Did you know that Daddy-O's Pub has Golden Tee 2012? Don't get caught out in the hot Texas sun playing a round of golf. Come to Daddy-O's Pub with friends to play Golden Tee! While you're playing order a handmade pizza or juicy burger from our Food Menu. Since we're on the subject of Golden Tee, Daddy-O's Pub has some tips to help you with your game!
Players that have a handicap of +22 or worse should use the Hawk Clubs and Hurdle Balls in Golden Tee. They are best for distance, control, and consistency. With certain courses, you may want to use the Flares. To get the most speed on the trackball, you must run your hand smoothly across the top of the ball. Also, you must run your hand straight across the ball, instead of down into the ball. The best way to learn this is to watch some of the more seasoned players.
Accuracy can be achieved by starting with your hand on the console. Your accuracy on the shot is determined by the pullback angle. To do this, you pull back where you want the ball to go then shoot forward. Remember, you don't have to pull back with every shot. You can just push the ball forward to your target. Always test the accuracy of the trackball before you start your play. On the first tee, pull up the Options, get into Equipment Setup, go into the Buy Balls. Position the cursor in the center, dead gap b between the first and second panes surrounding the golf ball details. If you’re hovering over one of the panes, you’ll see it highlighted, but when you move the cursor to the line in between the panes, nothing should be highlighted. Next, move your cursor to the top of the dead area, and slowly pull the trackball back. If the cursor tracks off to the right or the left, you’ll know the trackball has a pull. You can do the same thing from the bottom, rolling the ball forward slowly, and you can see the pull in the opposite direction going forward.
Understand, the game only reads your initial pullback of the trackball, and not any adjustments you try to make after it. This is unless you reset your approach. If your pullback is wrong, hit the spin button to reset to reset your approach. You can take advantage of this for “spinny” shots also – never do a spinny too much to the side, as this can cause the club to drop before you push forward. Since the game already knows your angle, spin your ball more towards B. A "spinny shot is where you keep the ball rolling by hitting the ball while it is still moving. Hitting one of these shots out to 1 really doesn't differ than if the trackball were still. Because of the anatomy of the trackball, you can see a difference in distance and accuracy on shots out to 3. (Caution: Hitting non-spinny shots out to 3.)
Looking at the length of the curved shot, you must keep in mind that for any shot that is cut back and hit forward more than 50% towards the center, the distance will drop. For the shots cut back more that 50% towards A/C and 1/3 will add distance added. Straight 180 shots (B2, A3, C1) will have the best straight distance and every degree off this line will decrease distance. There are angles beyond A, C, 1, and 3 that are called "overcuts". This will generate more distance. Be sure to cut the ball as much to the side to maximize distance. Always, practice a slower pullback to get more accurate shots.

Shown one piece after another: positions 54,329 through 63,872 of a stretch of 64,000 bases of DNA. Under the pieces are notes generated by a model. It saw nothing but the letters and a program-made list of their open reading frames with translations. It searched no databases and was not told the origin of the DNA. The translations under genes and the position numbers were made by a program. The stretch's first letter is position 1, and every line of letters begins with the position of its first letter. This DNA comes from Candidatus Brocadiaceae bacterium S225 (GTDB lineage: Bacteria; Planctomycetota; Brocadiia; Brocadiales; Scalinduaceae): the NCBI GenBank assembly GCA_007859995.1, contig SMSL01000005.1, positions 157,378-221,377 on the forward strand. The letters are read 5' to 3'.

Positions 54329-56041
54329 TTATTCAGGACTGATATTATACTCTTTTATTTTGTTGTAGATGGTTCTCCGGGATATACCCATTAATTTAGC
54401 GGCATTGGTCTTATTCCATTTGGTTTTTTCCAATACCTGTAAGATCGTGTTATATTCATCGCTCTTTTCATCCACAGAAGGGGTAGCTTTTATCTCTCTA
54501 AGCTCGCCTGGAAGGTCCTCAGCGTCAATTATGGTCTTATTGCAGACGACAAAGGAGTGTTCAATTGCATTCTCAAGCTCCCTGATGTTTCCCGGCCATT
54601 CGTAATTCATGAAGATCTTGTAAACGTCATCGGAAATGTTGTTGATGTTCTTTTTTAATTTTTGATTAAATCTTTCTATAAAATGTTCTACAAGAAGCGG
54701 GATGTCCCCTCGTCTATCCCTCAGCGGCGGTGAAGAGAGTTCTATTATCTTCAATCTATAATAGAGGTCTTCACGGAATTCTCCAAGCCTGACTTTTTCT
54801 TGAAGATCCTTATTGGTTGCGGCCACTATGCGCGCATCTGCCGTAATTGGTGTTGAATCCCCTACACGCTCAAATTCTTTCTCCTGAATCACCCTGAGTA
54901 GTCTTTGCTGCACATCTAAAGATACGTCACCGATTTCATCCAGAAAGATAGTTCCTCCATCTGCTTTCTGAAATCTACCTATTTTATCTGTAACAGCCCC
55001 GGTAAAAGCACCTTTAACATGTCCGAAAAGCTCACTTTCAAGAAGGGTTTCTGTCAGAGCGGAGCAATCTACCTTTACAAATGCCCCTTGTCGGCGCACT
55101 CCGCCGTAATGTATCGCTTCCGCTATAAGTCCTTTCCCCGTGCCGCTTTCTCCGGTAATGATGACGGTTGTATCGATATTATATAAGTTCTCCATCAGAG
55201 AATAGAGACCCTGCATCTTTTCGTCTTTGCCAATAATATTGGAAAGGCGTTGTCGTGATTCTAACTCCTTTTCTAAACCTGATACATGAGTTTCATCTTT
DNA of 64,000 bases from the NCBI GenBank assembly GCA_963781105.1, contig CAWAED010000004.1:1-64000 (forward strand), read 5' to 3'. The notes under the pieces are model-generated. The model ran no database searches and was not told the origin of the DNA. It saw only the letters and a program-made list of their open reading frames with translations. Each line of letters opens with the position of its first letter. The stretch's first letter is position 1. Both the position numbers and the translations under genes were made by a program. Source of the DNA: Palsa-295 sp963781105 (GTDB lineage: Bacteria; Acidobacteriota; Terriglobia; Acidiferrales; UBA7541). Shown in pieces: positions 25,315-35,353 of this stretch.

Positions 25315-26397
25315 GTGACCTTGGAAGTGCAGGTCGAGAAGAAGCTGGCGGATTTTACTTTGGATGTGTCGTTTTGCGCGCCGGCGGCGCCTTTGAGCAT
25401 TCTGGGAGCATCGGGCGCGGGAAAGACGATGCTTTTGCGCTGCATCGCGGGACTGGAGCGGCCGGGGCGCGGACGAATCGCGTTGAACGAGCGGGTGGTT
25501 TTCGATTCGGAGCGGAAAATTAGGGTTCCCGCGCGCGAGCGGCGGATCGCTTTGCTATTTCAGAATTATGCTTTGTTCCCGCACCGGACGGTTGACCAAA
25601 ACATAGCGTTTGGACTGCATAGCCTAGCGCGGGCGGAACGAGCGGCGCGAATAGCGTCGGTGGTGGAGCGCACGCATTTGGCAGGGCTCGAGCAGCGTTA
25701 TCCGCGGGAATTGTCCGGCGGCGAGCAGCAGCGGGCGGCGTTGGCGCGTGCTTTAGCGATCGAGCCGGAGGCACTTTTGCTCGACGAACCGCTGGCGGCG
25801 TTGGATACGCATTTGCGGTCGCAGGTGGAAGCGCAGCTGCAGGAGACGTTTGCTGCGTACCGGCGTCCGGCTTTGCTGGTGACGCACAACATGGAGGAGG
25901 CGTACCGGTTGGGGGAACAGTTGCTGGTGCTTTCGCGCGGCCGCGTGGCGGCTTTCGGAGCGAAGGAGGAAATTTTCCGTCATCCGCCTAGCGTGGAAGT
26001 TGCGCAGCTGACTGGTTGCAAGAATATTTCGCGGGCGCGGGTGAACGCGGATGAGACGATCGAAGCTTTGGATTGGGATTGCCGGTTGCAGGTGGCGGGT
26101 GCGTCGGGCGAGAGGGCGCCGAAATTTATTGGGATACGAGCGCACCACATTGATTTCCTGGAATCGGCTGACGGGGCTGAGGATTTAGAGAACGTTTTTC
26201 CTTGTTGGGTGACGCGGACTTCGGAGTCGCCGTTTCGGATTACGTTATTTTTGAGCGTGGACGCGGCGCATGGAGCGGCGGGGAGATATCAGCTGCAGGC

Let's take a look at driving. In Golden Tee, a high tee goes one bigger club farther and one shorter club higher. And, a low tee goes one shorter club farther and one bigger club lower. Backspin and roll are only 5-10% with a high tee. Roll and Backspin are 20-25% amplified with a low tee. You can maximize your distance off the tee with A1 and C3 drives with roll if there’s not a tailwind. During a tailwind, use a high tee to let the wind carry the ball for huge distance. A B2 shot with a high tee are very long with a tail winds. You can achieve 10-15% more distance by pulling back for a straight shot than if you just shoot the ball forward to 2 with the same velocity. You can skip the ball off the water with the greatest success by using a low-lofted club with an extreme cut angle. Hit it hard with backspin or roll. It also helps if you have a lot of wind, like headwinds or winds going against your angled shot can kill a skip.
Next is the approach. Use a Golden Tee to tee the ball higher for more distance or lower for less distance if you find yourself in-between clubs on a short par 3. "Schwerve" approach shots (B1 or B3 kinds of shots) take off a bit of distance if you need. Low-lofted clubs will return past center. Mediums will return to center. High-lofted clubs will return short of center. Whichever club you use, adjust your pullback accordingly. Try to line yourself up with a straight headwind or tailwind for the approach shot by driving the ball to the "best" location. You can the longer club and a 2/3 pullback and thumbs shot as another way to "fill the gap", if you are between clubs. You must respect elevation changes by clubbing up or down and compensating less for winds on uphill shots and more with downhill shots. Use a “chush” shot by placing your thumbs on the ball and flicking the ball forward at the slowest possible speed. You must decide which club to use by using the “5x” rule. This rule is to your distance and multiply by 5 to determine the club to use. For example, 9-irons (a 100-yard club) work great from 20 yards as a baseline, and then drop 1 or 2 clubs below the 5x rule as distance increases further from this baseline.